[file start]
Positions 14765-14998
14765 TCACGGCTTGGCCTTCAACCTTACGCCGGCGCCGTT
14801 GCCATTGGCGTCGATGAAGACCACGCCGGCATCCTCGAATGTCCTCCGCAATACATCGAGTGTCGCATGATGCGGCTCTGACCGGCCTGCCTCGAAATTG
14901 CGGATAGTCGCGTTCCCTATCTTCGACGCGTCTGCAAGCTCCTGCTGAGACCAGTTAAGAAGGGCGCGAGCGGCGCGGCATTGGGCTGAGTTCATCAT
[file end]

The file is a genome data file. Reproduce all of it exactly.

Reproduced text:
Positions 14765-14998
14765 TCACGGCTTGGCCTTCAACCTTACGCCGGCGCCGTT
14801 GCCATTGGCGTCGATGAAGACCACGCCGGCATCCTCGAATGTCCTCCGCAATACATCGAGTGTCGCATGATGCGGCTCTGACCGGCCTGCCTCGAAATTG
14901 CGGATAGTCGCGTTCCCTATCTTCGACGCGTCTGCAAGCTCCTGCTGAGACCAGTTAAGAAGGGCGCGAGCGGCGCGGCATTGGGCTGAGTTCATCAT